In 1988, Fort Worth Alliance Airport was under construction, gasoline was 91 cents a gallon and the average price of a car was $10,400. In downtown Fort Worth, the Bass brothers were developing and Fort Worth was growing.
American City Business Journals (ACBJ) in Kansas City, Missouri, owned 42 business newspapers throughout the country including the Dallas/Fort Worth Business Journal.
At the time, I was the COO of the public company. The economic downturn had put banks into receivership and the housing market under water. In addition, a number of our business journal startups were in financial trouble.
I had worked in the Fort Worth area as a representative of a building supply company, Payless Cashways, which had opened a store in White Settlement near Ridgmar Mall, and I realized that Dallas and Fort Worth were not the same business community.
I was able to raise venture capital from a Wichita, Kansas, businessman and convince ACBJ’s board of directors to have the Dallas/Fort Worth Business Journal concentrate only on the Dallas side of the Metroplex and to sign a non-compete for Tarrant County. ACBJ basically didn’t cover much Tarrant County news and so it didn’t think it was giving up much of a market.
I knew better.
The launch of the business journal began in December with the renting of space in a building at East Fifth and Jones streets downtown that had housed the former Fort Worth Press daily newspaper.
Several people made the launch in just over three months possible. Jane Schlansker of InterStar was hired to give us community advice and work on the public relations introduction of the paper. She led us to attorney David
Chappell and to Roger Rienstra at Witherspoon & Associates.
It was her suggestion to name the newspaper the Business Press to reflect the newspaper history of our building. Her efforts also led to my joining the Fort Worth Rotary Club, where I became acquainted with a number of the business leaders. I was among the first women to join Rotary.
The equipment for the office came from Richmond, Virginia. ACBJ was closing a business journal in that city and I was able to buy the entire office and have it moved to Fort Worth. That saved a lot of time and effort. I remember sitting in the office waiting for the furniture, computers and files.
When the moving truck arrived, we called it a paper in a box.
Of course, staffing was another matter.
I was able to bring a very talented editor named Jeff Fruit from Ohio. I had owned a business journal in Columbus, Ohio, and Jeff was my editor. He was stolen nearly a year later by the Dallas Business Journal as publisher and today heads the journalism program at Kent State University.
The rest of the staff was local. I had run employment ads for staff beginning in November 1987.
One of the first resumes was from a recent college graduate, Steve Roth. He had little experience and I was skeptical. However, he called and wrote me in Kansas City nearly every week. Thank goodness he wore me down, and he was among the first people hired. He now is with Fluor Corp.
I was also blessed with several other excellent writers including Belinda Willis, now with the city of Mansfield; Mark Leach, now with First Command Financial Services; and Jack Flanders, who now owns his own agency in Arlington.
Since a newspaper must have advertising, I was able to hire Cathy Caporrici as ad director. I was impressed with all of the talent available in the market.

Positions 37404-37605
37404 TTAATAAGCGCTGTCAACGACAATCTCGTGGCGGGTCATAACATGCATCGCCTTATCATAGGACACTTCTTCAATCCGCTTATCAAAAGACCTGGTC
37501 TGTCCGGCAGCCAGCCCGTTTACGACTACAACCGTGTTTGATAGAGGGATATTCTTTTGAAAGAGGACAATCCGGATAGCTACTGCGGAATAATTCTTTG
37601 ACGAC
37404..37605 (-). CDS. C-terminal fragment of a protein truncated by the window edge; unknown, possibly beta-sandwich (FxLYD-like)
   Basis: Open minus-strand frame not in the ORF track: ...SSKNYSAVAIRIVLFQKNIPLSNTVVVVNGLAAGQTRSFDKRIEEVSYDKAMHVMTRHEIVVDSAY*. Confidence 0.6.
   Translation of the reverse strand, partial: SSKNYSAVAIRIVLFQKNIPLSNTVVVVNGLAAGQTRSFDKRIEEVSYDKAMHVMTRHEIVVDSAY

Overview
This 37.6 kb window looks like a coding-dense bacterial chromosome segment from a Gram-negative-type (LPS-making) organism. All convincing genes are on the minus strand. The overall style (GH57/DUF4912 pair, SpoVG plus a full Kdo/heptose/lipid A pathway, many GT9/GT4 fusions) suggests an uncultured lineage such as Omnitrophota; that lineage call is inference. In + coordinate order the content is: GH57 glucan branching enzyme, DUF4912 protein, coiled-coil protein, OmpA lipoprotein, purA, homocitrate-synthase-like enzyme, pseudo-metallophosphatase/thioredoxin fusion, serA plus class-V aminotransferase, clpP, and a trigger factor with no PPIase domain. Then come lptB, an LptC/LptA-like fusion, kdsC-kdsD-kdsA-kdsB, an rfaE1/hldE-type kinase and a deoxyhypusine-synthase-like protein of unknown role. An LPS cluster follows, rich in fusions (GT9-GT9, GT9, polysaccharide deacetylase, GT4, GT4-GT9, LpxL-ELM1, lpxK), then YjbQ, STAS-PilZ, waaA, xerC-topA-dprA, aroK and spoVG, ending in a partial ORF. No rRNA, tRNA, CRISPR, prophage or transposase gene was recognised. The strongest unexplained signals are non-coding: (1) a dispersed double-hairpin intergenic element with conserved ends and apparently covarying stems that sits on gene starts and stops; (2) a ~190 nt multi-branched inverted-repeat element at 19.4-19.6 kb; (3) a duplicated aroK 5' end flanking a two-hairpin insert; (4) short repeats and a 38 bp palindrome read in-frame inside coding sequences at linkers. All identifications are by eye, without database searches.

The market seemed to welcome us as we worked toward producing our first issue. One of the most helpful couples was Gordon and Louise Appleman. Gordon, with Thompson & Knight law firm, embraced the idea of more business coverage. His wife, Louise, guided us to stories in the health care industry. Pete Geren helped us with insight into politics.
The only hitch was that the Fort Worth Star-Telegram wasn’t real fond of us coming into the market. That’s understandable. It’s a good newspaper and had taken over the market and watched the demise of two other newspapers.
So the opposition wasn’t unexpected.
Richard L. Connor, the Star-Telegram publisher, at least spoke to me. In fact, he went so far as to pose with me for a picture advertising a charity event, with me reading our newspaper and Connor reading his new publication, Tarrant Business. Developed by Paul K. Harral, Tarrant Business was launched as our a competitor.
Connor now owns the Business Press and Harral is an associate editor there.
I had been in business journal work for several years as publisher and with the largest chain of business journals in the nation. I knew that both publications would do well in the market and that we were a “different” product. I knew they would attempt to compete and they did, launching their product just days before ours. But I also knew that we would do a different twist on business news, that their reporters simply didn’t have the time or space to compete.
Our first big splash was to pass out visors with our name on them in the parking lot at the Colonial Invitational golf tournament featuring up-and-coming golfer Tiger Woods.
That seemed to irritate the daily newspaper,
When our first issue was printed, I went to Gordon Appleman’s office to get his reaction. I will never forget his reply: “It’s not a bad first issue, but what will you write about next week?”
Well, Gordon, it seems that 30 years later there are still stories to be told every week.
I am grateful to the many people who helped me bring this idea to a reality. The talent of the staff through the years and, most important, the vitality of the area provide more than enough news.
Carolyn Ashford founded the Fort Worth Business Press and was publisher until 1992. She is now retired and lives in Grove, Oklahoma.